No-go zone

The amaz­ing im­ages from a pho­to­shoot in Fukushima

NPhoto - - Front Page - To see more im­ages from the No Go Zone project, go to www.fukushima-no­go­

Sev­eral years be­fore the earth­quake, tsunami and nu­clear re­ac­tor melt­down which hit Fukushima in 2011, I ar­rived in Ja­pan as a free­lance pho­tog­ra­pher and cam­era­man for French TV. After the nu­clear plant was dam­aged, I cov­ered the cri­sis ev­ery day for at least six months. On re­turn­ing to France I got chat­ting with my col­league, Car­los Ayesta, and we de­cided to do photo es­says on dif­fer­ent as­pects of the dis­as­ter. It was my idea to pho­to­graph for­mer res­i­dents of what be­came the no-go zone in their for­mer work­places, or the res­tau­rants and shops they fre­quented. About three to four years after the dis­as­ter, the gov­ern­ment started to al­low people back for a cer­tain amount of time, so we were able to pho­to­graph them in their for­mer haunts.

This be­gan as a per­sonal project, though we did get fund­ing from Chanel for an exhibition, which is tak­ing place later this year. I’d nur­tured quite a few con­tacts in the Fukushima area – some of my sub­jects had been in­ter­viewed be­fore for news pro­jects – and then we used lo­cal fix­ers. First of all we would try to find a suit­able lo­ca­tion, then we’d try to track down the people as­so­ci­ated with th­ese lo­ca­tions. That was the re­ally tough part. Some­times it was hard getting past the lo­cal bu­reau­cracy; at other times we’d find the per­son and they wouldn’t want to re­turn. Even­tu­ally we shot a mix­ture of people who were ac­tu­ally in that place when the tsunami struck – such as the hair­dresser – and for­mer in­hab­i­tants who used to go to that shop or su­per­mar­ket, but weren’t there on the ac­tual day. None of them were ac­tors or mod­els, how­ever, and they all had in­ter­est­ing sto­ries. We fo­cused on the con­se­quences of the dis­as­ter, rather than the catas­tro­phe it­self and what caused it. First of all we would try to find a suit­able lo­ca­tion, then we’d try to track down the people as­so­ci­ated with th­ese lo­ca­tions. That was the re­ally tough part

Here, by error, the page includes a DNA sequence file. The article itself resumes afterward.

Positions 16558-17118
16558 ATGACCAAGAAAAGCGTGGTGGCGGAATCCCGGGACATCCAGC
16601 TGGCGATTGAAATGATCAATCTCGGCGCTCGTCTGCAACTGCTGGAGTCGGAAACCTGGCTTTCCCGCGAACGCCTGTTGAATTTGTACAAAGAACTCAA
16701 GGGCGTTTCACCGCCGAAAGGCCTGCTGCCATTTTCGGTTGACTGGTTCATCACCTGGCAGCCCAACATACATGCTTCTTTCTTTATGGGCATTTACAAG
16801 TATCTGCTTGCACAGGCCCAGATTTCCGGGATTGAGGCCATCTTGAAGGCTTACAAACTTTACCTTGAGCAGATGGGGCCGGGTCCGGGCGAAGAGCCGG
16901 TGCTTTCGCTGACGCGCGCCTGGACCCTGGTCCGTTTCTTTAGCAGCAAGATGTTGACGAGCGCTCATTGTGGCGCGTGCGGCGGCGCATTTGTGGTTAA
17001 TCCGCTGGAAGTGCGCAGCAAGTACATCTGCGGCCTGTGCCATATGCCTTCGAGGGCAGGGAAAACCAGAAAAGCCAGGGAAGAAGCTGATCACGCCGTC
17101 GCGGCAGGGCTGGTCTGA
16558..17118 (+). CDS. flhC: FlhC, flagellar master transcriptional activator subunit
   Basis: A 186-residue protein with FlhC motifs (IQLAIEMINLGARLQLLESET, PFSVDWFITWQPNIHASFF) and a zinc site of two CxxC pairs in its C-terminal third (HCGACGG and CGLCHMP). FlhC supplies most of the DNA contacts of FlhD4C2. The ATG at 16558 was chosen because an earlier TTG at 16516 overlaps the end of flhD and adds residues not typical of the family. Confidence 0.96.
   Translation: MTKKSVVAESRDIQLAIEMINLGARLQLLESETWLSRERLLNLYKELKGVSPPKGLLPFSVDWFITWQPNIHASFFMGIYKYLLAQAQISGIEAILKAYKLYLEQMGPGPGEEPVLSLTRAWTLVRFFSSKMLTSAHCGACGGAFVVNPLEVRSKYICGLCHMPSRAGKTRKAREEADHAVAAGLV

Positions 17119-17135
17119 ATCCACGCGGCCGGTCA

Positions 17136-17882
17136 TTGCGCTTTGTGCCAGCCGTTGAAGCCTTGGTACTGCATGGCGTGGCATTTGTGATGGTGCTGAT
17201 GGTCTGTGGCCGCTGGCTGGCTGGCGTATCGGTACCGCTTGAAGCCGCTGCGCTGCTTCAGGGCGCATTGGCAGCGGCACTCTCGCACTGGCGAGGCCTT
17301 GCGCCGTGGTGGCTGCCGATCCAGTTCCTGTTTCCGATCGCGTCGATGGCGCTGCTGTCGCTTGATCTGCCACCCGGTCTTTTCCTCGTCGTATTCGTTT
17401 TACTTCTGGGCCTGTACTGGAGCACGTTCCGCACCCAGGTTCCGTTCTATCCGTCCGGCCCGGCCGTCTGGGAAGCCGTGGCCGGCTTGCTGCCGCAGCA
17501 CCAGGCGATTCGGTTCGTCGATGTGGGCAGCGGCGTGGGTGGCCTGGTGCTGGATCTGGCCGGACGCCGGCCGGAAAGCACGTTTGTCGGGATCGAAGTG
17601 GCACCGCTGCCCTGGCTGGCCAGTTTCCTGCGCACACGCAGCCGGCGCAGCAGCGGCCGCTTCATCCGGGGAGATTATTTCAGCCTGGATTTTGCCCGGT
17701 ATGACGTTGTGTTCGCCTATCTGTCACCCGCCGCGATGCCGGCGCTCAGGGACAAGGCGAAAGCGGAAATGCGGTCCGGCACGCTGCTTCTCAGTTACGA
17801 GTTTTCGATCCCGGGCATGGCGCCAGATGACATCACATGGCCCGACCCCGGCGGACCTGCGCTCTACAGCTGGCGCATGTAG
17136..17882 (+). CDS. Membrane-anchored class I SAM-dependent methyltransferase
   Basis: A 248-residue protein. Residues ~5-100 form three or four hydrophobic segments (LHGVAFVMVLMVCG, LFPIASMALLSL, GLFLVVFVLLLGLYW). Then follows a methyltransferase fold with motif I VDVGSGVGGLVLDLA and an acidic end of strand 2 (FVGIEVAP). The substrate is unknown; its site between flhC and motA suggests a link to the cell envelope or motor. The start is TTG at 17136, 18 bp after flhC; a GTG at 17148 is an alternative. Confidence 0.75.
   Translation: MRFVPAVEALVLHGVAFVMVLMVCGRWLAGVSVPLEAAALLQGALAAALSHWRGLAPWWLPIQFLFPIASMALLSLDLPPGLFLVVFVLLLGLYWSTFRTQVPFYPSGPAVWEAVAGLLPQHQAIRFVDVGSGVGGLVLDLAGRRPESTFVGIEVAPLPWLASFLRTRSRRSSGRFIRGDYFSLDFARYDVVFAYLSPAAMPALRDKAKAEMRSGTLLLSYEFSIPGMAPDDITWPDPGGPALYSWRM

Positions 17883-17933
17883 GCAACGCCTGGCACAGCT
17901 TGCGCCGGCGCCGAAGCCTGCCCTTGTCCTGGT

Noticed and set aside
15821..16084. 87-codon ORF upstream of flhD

Most of the sub­jects had al­ready been back to the no-go zone. If the ra­di­a­tion is low, any­one can go back, but as for per­ma­nently re­turn­ing, nearly all of our sub­jects were against the idea. There is noth­ing there for them. The gov­ern­ment has spent a lot of money on de­con­tam­i­na­tion, but the ra­di­a­tion can still be high.

Shelf life

Many people like the im­age of the woman in the su­per­mar­ket best, but my favourite picture is the woman in the print­ing shop. She was a great per­son. The su­per­mar­ket was re­ally im­pres­sive, though. We went there in March 2014, three years after the dis­as­ter, and the smell was ter­ri­ble. There was no light ex­cept for a small win­dow, so we needed ar­ti­fi­cial light.

Tech­ni­cally, the project wasn’t that hard. We used Nikon D800 and D810 SLRs, as we love the high res­o­lu­tion, with a 35mm por­trait lens. Ex­tra light came from two Bowens flash­heads fired through a soft­box, and we used nat­u­ral light as well. For the guy in the restau­rant, we put the flashes outside to recre­ate sun­light com­ing through the win­dows. We used min­i­mal post-shoot pro­cess­ing.

The re­ac­tion to the se­ries has been very pos­i­tive, but it’s bet­ter known over­seas than in Ja­pan. As I men­tioned, there will be a ma­jor exhibition this sum­mer in Tokyo, so that should raise aware­ness.

Some people might think it’s a bit sen­sa­tion­al­ist, which I can un­der­stand – if you go to Fukushima to­day, you can’t see any­thing wrong in 80 per cent of the pre­fec­ture. For our next project, we want to focus on the de­con­tam­i­na­tion work­ers and their ef­fect on the lo­cal econ­omy. Iron­i­cally, there are so many clean-up work­ers, that the econ­omy is still de­pen­dent on nu­clear en­ergy, even though the re­ac­tors have closed.

Guil­laume’s own favourite shot, of a print shop worker in her for­mer of­fice For this shot, studio lights were used to recre­ate sun­light com­ing through the win­dows Three years after the dis­as­ter, now-spoiled food still lies on the shop shelves

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